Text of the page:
Sunday, 15 August 2010

National Whale and Dolphin Watch - the final day

The Safari isn't that pleased with Chelsea and there 6 - 0 thrashing of the Baggies, the view from the top was nice while it lasted. 4- 0 away at Arsenal next will do very nicely!!!
Forgot to mention we could see the Isle of Man yesterday it was so clear. Also, there is a chance that 7 birds we saw in the far distance might have been Pink Footed Geese - a very early first of the autumn.
We set off for Patch 1 just after 06.00 on a beautiful still morning. The sun was easing itself over the fells to the east as a House Sparrow chirruped unseen nearby. The local ringers will have been out for a couple of hours by this time and after heavy passerine passage was noted at Walney Island yesterday we were hopeful of finding something worth seeing. We never do, but you never know.
No Peregrine this morning and not a peep out of the Sparrowhawks. A Coal Tit singing from a conifer tree in the centre off the parkwas evidence that birds had been on the move overnight.; maybe the ringer's nets would be full to bustin.
At the other end of the scale a very resident Blackbird dropped a faecal sac, so there are still chicks in the nest too. A small flock of Blue and Great Tits worked their way through the chav-trashed shrubbery but no sign of a Redstart, Spotted or Pied Flycatcher or other such patch goody.
Before we set out for the watch we had ten minutes in the sunshine at Base Camp - a Peacock butterfly and a Large White were flitting about but unpicable. A hoverfly posed nicely.
And here's a couple of a Starling hopping about the top of Pipit Slab...look right...Look left...

The last watch was more or less hopehopeless. Conditions were ideal, warm with a light offshore wind so no waves and good light. But there were loads of small angling boats, sailing boats and a few jet skis shooting about all over the place and it was hazy.
First to hit the page was a distant flock of about 50 Common Scoters, nothing like the numbers we got yesterday. Sandwich Terns started promisingly with a few moving out of the estuary on the rising tide, one even dived through the field of view, but they soon tailed off and only a dozen were seen.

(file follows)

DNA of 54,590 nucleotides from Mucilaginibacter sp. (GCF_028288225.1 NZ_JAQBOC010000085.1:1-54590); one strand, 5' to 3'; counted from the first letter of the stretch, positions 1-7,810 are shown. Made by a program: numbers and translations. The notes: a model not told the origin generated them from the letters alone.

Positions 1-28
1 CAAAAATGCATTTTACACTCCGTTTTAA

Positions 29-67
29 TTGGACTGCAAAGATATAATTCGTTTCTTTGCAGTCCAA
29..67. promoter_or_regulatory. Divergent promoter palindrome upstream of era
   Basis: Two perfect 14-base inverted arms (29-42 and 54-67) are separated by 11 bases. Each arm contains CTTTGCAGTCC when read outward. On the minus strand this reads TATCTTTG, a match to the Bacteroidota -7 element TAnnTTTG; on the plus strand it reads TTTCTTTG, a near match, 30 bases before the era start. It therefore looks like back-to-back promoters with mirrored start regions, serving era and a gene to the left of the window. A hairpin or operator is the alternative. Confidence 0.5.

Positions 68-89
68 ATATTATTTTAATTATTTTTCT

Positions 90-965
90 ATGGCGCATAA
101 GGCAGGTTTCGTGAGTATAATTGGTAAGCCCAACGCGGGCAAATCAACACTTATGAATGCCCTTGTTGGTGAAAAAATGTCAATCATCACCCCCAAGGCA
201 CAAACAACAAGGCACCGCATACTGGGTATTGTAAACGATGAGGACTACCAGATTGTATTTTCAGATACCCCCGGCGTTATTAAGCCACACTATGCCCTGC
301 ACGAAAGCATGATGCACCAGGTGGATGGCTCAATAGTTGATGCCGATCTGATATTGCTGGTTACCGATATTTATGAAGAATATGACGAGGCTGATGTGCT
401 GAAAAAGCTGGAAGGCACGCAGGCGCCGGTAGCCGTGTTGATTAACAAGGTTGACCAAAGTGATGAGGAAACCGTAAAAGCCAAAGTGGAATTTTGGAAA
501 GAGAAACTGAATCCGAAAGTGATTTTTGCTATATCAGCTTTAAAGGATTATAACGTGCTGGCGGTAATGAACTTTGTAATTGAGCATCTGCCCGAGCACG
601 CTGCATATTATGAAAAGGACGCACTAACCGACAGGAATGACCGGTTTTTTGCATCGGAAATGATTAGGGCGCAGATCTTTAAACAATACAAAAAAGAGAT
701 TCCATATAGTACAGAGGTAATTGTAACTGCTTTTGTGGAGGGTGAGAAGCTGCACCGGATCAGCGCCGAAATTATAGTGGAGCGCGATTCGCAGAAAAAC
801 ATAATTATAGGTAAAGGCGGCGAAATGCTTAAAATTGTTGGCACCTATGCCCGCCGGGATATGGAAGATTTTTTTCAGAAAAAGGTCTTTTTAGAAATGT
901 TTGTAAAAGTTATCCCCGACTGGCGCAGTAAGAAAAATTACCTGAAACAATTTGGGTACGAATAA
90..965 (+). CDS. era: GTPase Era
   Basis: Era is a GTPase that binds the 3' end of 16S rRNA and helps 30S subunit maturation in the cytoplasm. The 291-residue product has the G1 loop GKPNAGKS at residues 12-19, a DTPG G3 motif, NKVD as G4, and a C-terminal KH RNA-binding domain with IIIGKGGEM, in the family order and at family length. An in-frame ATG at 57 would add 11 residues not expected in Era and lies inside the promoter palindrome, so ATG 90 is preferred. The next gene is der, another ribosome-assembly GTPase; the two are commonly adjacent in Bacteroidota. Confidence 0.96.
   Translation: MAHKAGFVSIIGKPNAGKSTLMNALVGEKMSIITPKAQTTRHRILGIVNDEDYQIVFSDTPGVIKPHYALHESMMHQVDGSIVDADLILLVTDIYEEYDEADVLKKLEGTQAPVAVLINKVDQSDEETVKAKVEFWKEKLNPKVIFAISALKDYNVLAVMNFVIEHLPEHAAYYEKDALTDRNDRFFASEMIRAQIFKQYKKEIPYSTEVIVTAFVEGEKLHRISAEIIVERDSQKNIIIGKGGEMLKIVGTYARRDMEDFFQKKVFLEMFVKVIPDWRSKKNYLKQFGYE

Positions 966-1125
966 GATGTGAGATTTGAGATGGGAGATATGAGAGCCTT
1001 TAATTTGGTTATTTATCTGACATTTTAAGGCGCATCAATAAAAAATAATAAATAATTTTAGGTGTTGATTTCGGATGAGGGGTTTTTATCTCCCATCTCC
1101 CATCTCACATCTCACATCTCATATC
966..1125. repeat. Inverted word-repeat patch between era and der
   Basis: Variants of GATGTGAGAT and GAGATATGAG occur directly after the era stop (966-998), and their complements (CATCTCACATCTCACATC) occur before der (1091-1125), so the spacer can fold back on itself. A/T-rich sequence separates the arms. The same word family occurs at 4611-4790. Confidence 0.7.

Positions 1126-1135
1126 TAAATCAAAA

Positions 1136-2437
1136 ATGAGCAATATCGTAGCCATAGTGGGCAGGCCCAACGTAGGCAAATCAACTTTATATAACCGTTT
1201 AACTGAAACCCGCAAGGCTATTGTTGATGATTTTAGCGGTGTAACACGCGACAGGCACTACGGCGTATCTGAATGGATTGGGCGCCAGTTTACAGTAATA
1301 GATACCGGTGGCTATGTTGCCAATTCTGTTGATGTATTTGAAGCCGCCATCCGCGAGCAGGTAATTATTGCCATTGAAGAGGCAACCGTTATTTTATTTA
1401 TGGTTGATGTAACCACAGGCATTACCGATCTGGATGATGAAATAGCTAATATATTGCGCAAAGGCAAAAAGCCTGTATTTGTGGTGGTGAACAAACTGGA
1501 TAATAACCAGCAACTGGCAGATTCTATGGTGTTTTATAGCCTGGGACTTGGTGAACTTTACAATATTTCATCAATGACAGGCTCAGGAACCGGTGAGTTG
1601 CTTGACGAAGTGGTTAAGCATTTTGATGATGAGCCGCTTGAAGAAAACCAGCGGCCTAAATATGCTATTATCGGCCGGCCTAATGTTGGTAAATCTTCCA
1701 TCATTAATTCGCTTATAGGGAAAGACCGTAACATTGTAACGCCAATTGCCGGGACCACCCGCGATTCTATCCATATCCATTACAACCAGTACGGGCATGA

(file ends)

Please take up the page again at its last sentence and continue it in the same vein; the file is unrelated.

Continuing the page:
Then we got a useful patch tick, Shag (95), it flew in from the south landed and promptly vanished not to be seen again. Whilst searching for it a Peacock flew along the prom; butterfly not bird! The Shag was seen briefly in with some gulls about an hour later but it dived not to be seen again.

The strangest sighting of the day happened when a Collared Dove landed right in front of us but as we were aiming the camera at it it saw us and did one and carried on northwards - we got most of it.

Then the Shag reappeared and swam past not far offf the sea wall giving good views but unphotographable as it was diving so much.

No cetaceans - not even a Grey Seal today bizarrely.

Best bird of the week - Arctic Skua

Biggest miss - Balearic Shearwater

Best mammal - Ferret

Weirdest sighting - Silver Y 'in-off'

Most frustrating - far too much human activity on the water on the 'best' day.

Where to next? Back on the patches.

In the meantime let us know what was so frustrating in your outback this weekend

1 comment:

cliff said...

Nothing frustrating in our Outback today Dave, far from it.
Given we finally had nice weather me & the missus decided to have a day in the garden & what an enjoyable day it was.

Like you, we also had a Peacock butterfly (bizarrely given it's mid August a 1st in the garden this year), plus Common & Holly Blue, several Whites & a Speckled Wood - but the two much more exciting sightings were - a Blue-tailed damsel in the vicinty of the pond I dug out 2 years ago, finally somethings showing an interest in my pond - then & even better, a Hummingbird Hawkmoth checking out our Verbena & Honeysuckle - the latter evaded the camera but I'll have it next time.
Oh - & male & female Sprawks also did a fly by, something I've not seen from the garden for yonks - but given the crap weather recently we've not sat out for yonks either.

Happy Days